New mortgage rules hit first-time buyers. Maximum amortization period is cut from 30 years to 25.

dumaBuying a first home or taking out a loan against an existing residence will be more difficult for Canadians under new rules announced Thursday, but Finance Minister Jim Flaherty says it’s for their own good.
For the fourth time in as many years, the finance minister moved to tighten the mortgage and lending landscape – changes that mean up to 5% of Canadians who might be considering buying a new home will likely no longer qualify.
This time Flaherty’s cutting the maximum amortization period for government insured homes to 25 years from the current 30 years, and limiting how much homeowners can borrow on the value of their homes to 80% from 85%.
Those are not the only changes the government is making.
It will no longer be in the business of insuring homes that are worth more than $1 million – meaning buyers will need to put up at least a 20% down payment or seek private insurance.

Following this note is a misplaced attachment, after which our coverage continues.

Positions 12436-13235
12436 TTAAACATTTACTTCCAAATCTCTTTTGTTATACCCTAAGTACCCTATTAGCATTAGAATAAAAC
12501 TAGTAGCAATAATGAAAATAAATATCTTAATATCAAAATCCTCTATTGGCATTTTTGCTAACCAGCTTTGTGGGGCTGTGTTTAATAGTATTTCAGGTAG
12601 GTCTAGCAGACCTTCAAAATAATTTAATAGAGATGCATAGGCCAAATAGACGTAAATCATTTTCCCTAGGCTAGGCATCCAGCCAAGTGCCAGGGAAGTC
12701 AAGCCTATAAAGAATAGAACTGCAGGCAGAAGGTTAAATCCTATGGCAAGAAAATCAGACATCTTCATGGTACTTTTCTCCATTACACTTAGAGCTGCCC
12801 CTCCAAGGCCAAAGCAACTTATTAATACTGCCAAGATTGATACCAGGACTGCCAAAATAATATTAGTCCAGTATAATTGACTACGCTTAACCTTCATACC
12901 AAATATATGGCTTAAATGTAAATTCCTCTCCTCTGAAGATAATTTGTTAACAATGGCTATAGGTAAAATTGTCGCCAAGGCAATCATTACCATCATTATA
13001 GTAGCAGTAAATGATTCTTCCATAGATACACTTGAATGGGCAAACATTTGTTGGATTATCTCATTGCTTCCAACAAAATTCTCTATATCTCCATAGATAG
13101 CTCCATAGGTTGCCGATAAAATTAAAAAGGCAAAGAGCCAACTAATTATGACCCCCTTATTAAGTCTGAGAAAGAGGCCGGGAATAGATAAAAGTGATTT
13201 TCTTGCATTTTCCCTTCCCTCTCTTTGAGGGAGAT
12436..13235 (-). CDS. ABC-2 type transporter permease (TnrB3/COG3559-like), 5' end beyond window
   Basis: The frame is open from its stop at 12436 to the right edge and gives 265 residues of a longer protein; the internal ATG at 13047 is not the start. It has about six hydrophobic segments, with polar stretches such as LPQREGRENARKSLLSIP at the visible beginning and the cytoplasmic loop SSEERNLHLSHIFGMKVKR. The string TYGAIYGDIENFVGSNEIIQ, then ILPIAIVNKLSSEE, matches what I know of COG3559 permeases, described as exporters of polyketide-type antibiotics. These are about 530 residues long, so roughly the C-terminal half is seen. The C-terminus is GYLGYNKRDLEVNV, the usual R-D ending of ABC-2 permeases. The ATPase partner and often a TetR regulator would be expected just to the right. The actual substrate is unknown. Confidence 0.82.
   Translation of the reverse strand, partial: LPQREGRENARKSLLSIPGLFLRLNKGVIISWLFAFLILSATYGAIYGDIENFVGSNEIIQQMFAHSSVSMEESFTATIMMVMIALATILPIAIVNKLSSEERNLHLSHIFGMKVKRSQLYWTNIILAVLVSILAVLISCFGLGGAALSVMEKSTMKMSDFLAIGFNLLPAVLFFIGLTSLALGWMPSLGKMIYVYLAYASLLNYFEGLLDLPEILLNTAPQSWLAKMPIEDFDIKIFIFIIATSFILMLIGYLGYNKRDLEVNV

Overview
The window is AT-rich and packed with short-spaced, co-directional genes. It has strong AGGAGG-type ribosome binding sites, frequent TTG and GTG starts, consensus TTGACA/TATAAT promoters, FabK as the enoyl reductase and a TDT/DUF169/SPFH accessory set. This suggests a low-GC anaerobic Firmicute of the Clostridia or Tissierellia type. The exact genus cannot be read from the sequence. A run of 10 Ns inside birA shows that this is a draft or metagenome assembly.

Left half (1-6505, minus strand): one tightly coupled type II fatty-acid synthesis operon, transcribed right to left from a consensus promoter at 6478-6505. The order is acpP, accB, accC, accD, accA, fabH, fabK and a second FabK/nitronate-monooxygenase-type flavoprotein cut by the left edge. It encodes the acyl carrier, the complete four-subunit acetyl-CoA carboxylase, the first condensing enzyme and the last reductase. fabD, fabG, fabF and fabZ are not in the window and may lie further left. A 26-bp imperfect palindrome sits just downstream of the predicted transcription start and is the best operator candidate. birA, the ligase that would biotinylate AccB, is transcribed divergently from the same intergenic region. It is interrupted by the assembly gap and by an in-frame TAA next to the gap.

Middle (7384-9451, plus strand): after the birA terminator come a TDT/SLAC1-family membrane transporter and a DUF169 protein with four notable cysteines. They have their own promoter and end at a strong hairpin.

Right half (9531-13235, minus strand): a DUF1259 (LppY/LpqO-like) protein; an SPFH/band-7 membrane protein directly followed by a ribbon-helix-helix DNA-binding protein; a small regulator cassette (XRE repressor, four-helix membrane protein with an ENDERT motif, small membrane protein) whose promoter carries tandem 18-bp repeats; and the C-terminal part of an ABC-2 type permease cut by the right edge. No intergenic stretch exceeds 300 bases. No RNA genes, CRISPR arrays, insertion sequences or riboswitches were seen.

As well, it will insist that prospective buyers have the means to afford mortgage payments, property taxes and heating costs on their home. It will do so by setting cost ratios based on household income – a kind of affordability ratio – of 39% for gross debt service and 44% for total debt service.
The changes will go into effect July 9.
The most significant change is the reduction to the amortization period, bringing it back to the level it had stood historically before rising to as high as 40 years during the heady prerecession days of 2006.
The government said on a $350,000 mortgage with 3% interest, it will increase monthly payments by $184 over what they would have been with a 30-year amortization. Over the lifetime of the mortgage, however, the homeowner will save $33,052 in total interest payments because the home would have been paid off five years earlier.
Economists generally backed the changes, with some reservations.
CIBC deputy chief economist Benjamin Tal said he wondered about the timing of the announcement, given that house prices were already receding. He estimated it could reduce new sales on homes by between 3% and 5%.
That’s not an insignificant hit to a fragile economy that’s been riding the coattails of a strong housing and building boom, which supports construction activity and jobs.


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